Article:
PENTA-P is an architecture and hands-on conceptual design firm founded in 2019 by Pia Phanaphet and Philip Rufus Knauf. The studio focuses on small-scale living solutions ranging from converted shipping containers, tiny houses and campervan concepts, to micro apartments and residentials.
Both Pia and Philip studied architecture at the State Academy of Art and Design in Stuttgart. Pia has worked as an architect for EFFEKT and WERK in Copenhagen. Philip has worked as an architect and project leader for BIG | BJARKE INGELS GROUP in Copenhagen, LENDAGER and UN STUDIO in Amsterdam.
At the core of their work as Penta-P is always the question of scale and functionality. In their view a good design is proving itself when a limited amount of space is used to its fullest potential.
They don’t simply design nice spaces, but primarily design their client’s experience as a user of that space. Therefore, making a specific concept work for a specific person, fitting everything to the individual needs, is a meaningful challenge for them.
In order to enable a space to serve multiple purposes, they explore the possibilities of multi-functional furniture and adaptive interiors, which can be modified by the user depending on the time of day, or the desired activity.
Their academic background was defined by a workshop and studio culture, which firmly influenced their approach to materials, and the considerations of how conceptual ideas and their materialization could eventually influence each other. The physical playground of the workshop is where digital concepts turn into physical prototypes, and where a lot of inspiration can be drawn from going back to the studio.
Their approach to materials, and the way they design, is strongly driven by looking for integrity in the materials they choose and trying to emphasize each component for what it really is.
In a small space, due to the constant proximity to the design, a conscious decision in the selection of materials is crucial simply because all sensual receptors will always be up close to it. The way each element is shaped, joined and treated, instantly goes hand-in-hand with how it smells, feels and sounds.
Pia and Philip spent the majority of their adult lives in varying cities and countries. Over the years, they have gotten used to limiting their possessions in order to become more and more flexible. This has allowed them to explore life in different environments and cultures, a trade-off that has been very much worth it.
When they started their own studio, after several years in a traditional architecture career, this desire of exploration lead them to the idea of running a studio that is not bound by place. This is the age of digital nomads!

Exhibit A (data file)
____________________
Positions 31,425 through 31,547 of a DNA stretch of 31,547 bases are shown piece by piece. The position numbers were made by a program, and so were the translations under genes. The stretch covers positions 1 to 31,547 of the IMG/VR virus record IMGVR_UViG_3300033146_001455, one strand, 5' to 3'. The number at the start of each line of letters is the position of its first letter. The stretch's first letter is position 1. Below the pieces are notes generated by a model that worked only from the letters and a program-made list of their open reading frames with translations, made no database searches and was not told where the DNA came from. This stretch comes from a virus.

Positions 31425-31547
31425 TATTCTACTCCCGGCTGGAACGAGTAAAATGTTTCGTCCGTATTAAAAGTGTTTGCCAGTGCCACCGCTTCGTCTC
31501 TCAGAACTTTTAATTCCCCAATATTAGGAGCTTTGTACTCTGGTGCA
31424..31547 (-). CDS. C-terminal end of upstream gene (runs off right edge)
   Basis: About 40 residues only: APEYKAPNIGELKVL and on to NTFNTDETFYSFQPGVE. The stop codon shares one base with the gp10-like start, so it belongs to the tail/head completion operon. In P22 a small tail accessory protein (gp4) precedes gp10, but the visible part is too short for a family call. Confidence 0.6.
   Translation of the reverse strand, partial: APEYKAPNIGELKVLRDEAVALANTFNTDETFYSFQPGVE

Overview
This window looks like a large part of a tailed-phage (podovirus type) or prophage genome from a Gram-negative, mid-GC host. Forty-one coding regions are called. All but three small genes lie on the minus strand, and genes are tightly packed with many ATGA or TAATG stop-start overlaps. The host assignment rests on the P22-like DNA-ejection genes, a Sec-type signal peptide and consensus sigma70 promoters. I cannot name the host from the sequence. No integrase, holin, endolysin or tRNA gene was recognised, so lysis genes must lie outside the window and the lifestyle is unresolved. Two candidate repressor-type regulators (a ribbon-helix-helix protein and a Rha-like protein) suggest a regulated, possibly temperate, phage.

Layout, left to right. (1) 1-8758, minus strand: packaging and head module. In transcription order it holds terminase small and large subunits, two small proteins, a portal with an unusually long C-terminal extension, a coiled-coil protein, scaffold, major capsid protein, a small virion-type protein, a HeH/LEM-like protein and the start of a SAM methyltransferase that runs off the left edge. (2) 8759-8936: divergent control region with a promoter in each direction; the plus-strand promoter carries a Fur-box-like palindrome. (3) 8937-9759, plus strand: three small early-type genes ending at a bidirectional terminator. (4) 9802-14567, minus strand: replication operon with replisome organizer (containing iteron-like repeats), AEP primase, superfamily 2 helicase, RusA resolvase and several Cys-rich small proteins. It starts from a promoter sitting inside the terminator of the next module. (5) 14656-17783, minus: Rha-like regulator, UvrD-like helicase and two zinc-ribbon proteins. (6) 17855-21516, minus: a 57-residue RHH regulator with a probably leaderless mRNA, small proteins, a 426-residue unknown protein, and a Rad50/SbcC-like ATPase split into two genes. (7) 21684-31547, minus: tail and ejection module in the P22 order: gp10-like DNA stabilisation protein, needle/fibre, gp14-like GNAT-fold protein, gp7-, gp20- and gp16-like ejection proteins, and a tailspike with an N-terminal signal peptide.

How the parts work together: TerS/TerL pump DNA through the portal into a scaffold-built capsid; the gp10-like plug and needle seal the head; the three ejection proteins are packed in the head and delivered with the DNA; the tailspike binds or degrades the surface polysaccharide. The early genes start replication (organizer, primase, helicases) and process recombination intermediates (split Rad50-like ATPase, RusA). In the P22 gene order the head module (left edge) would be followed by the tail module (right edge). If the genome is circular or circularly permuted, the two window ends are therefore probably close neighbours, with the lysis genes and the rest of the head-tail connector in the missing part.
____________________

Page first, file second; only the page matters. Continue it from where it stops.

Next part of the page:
A mobile studio that allows them to work on their projects remotely, and travel at the same time, feels like the ultimate solution.
Their work, and particularly the van project, is very much driven by the desire to take a project from the very first sketch to the very last screw, and to develop a deep understanding of what it is that they are working on.
Currently Pia and Philip are finishing a full interior transformation of a former utility truck into a micro-apartment and mobile office space. The van is a Mercedes Vario 615D from 2005. They had to completely strip and restore the vehicle. A process of several months that involved countless days and nights of research and learning by doing.
Just like the finer carpentry work on the interior, all the rusty and oily mechanical work was done 100% by themselves.
Their ambition was to create an interior space that would feel like living in a big piece of furniture. A functional but cozy micro-apartment, without sacrificing any of the amenities or features of a standard apartment. In this project they prove that density is not contrary to comfort.
The first thing you see when entering the van is a very generous center aisle. Both sides of the aisle are defined by a continuous cabinet that counters the spacious aisle with dense storage space for all the necessary installations and equipment.
The plywood fronts along the aisle are interrupted by three large nooks, recessed into the wall to offer intimate spaces and situations for different uses – such as a dining nook, an office nook, and a daybed nook. Folding down the cabinet fronts reveals a fourth nook, which is bridged and combined with the dining nook, to form a full size bed across the entire width of the space. During the daytime, it is tucked away to free space for other activities.
Using plywood for the main elements of a campervan buildout was a logical decision. In their design Pia and Philip wanted to emphasize the true character of the structure by keeping the cabinet fronts raw, exposing the birch texture, and merely finishing it with a pigmented oil. The nooks are emphasized by a Charcoal-colored Furniture linoleum 4166, creating a sharp but delicate contrast to the raw birch plywood.
The color concept for the interior, based on the van’s exterior, which is strictly silver with black details, was actually decided upon before knowing which material would allow them to achieve it. The color scheme of the interior should be a cozy and inviting adaptation of the outside.
Warm wooden tones make up the main surfaces of the interior, while strictly matte black applications and finishes create the counterpart. For this Pia and Philip investigated different finishes, treatments, additives and composites and eventually discovered Furniture linoleum as the ideal material.
Pia Phanaphet and Philip Rufus Knauf
Gal Keshet | directing, filming and editing
Gena Haensel | transcription
Simone de Vries | consultancy
Photography by PENTA-P